UC Davis Health Researchers Identify Biomarkers for Schizophrenia in 22q11.2 Deletion Syndrome

A 2008 report published in Current Psychiatry Reports found that approximately 1% of people with schizophrenia also have a rare genetic disorder called 22q11.2 deletion syndrome. This suggests that schizophrenia and other psychiatric conditions are closely associated with 22q11.2 deletion syndrome

Until this point, researchers have not been able to identify which people with 22q11.2 deletion syndrome have an increased risk of schizophrenia. However, Technology Networks shares that research from UC Davis Health identified metabolic biomarkers and pathway alterations that could lead to psychiatric challenges in people with 22q11.2 deletion syndrome. 

Unpacking the Research

To begin, researchers sourced plasma samples from 16 individuals with 22q11.2 deletion syndrome and 14 healthy controls between seven and 17 years old. Alongside follow-up health visits and both proteomic and metabolomic analyses, the researchers began deepening their understanding of this condition. The research found that:

  • Participants with 22q11.2 deletion syndrome had significantly lower levels of taurine and arachidonic acid than the healthy controls. Taurine is a sulfonic acid that plays an important role in fat metabolism; prior studies have linked low levels of taurine to neurodegeneration. Arachidonic acid is an unsaturated fatty acid that contributes to neurodevelopment and cell function. 
  • 16 proteins showed changes in expression levels in people with 22q11.2, which could play a role in how the condition develops. 

So what does this mean? First, it means that testing levels of taurine and arachidonic acid could highlight those with 22q11.2 deletion syndrome who have a higher risk of schizophrenia or psychosis. Since up to 20% of people with this condition develop psychosis, early detection could provide favorable outcomes through early treatment and management. It could also guide drug development. 

Moving forward, the researchers plan to run a larger study to expand on this data and continue strengthening the knowledge of, and treatment approach to, 22q11.2 deletion syndrome.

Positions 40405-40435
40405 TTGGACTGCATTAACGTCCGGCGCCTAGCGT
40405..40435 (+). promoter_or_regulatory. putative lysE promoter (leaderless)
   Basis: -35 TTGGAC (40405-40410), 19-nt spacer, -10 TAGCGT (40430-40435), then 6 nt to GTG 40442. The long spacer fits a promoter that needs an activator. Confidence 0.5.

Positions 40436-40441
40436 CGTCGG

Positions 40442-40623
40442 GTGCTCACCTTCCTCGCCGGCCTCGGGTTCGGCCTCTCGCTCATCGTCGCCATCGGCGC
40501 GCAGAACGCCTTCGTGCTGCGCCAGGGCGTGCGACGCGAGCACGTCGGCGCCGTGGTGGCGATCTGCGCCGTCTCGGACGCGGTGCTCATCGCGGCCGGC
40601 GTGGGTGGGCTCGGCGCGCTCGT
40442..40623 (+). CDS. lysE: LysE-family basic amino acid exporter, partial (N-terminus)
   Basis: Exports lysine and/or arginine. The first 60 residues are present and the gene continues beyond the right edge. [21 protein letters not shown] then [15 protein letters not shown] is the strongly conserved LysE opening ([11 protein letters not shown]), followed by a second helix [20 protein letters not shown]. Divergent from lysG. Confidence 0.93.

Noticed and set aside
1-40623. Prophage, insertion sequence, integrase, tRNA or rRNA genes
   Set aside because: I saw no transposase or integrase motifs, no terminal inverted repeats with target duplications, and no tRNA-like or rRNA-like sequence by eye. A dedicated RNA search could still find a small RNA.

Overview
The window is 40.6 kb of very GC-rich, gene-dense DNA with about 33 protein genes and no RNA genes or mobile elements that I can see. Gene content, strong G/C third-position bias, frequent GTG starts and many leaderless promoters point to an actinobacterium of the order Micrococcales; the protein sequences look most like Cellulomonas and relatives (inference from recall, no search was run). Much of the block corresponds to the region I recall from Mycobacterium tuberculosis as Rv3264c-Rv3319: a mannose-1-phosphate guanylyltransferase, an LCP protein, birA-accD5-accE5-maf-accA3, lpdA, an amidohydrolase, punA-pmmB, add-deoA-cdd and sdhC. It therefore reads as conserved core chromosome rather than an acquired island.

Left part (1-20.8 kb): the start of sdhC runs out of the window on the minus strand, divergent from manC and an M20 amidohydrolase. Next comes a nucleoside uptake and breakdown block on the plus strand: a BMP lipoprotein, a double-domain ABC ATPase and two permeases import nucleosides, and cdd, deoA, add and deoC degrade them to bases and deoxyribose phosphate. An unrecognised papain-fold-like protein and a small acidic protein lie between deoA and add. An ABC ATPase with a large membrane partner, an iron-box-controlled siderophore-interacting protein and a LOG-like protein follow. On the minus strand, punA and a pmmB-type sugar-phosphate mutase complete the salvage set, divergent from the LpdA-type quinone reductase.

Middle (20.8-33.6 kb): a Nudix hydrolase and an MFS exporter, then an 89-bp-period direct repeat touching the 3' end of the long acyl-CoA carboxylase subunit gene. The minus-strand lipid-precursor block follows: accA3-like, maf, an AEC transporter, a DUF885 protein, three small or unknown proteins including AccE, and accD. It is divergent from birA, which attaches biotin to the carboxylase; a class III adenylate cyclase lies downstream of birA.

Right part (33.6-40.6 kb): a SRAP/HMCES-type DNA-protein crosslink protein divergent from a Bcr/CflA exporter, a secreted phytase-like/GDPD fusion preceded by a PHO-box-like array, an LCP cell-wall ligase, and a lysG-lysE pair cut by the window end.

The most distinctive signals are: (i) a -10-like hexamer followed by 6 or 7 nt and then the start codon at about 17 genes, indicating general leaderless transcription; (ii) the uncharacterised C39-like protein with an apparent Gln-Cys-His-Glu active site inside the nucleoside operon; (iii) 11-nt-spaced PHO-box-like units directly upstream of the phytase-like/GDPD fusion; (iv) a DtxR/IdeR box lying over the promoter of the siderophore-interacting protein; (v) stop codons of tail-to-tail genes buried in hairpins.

What is Schizophrenia?

The American Psychiatric Society describes schizophrenia as “a chronic brain disorder” that “can include delusions, hallucinations, disorganized speech, trouble with thinking, and lack of motivation.” Doctors don’t know the exact cause of schizophrenia. Brain chemistry, genetics, and environmental factors are believed to play a role. Symptoms usually appear in teenage years to early 30s, with men more commonly diagnosed in late teens or early 20s and women more commonly diagnosed in late 20s or early 30s. There is no cure for schizophrenia, though treatment can help manage symptoms. 

Currently, stigma and misconceptions still heavily exist around schizophrenia. Some individuals believe that people with schizophrenia have split or multiple personalities, or that they are dangerous or violent. This is not true. In fact, some research suggests that people with schizophrenia might actually be more vulnerable or at-risk to becoming victims of crimes or violence. 

People with schizophrenia experience episodes of psychosis or losing touch with reality. During psychosis, people may struggle to understand what is real or what is not. They can see or hear things that are not there (hallucinations) or hold false beliefs despite evidence that they aren’t true (delusions). Speech, thinking, and motor behavior become disorganized. Thoughts or conversations may not make sense or flow logically; people may repeat movements, become catatonic, or experience agitation. Suicidal ideation is more common in people with schizophrenia. If you or a loved one has schizophrenia and is feeling suicidal, please reach out for help. You can reach the Suicide & Crisis Lifeline by calling or texting 988. If you need to reach out in Spanish, you can call 1-888-628-9454.

Jessica Lynn

Jessica Lynn

Jessica Lynn has an educational background in writing and marketing. She firmly believes in the power of writing in amplifying voices, and looks forward to doing so for the rare disease community.

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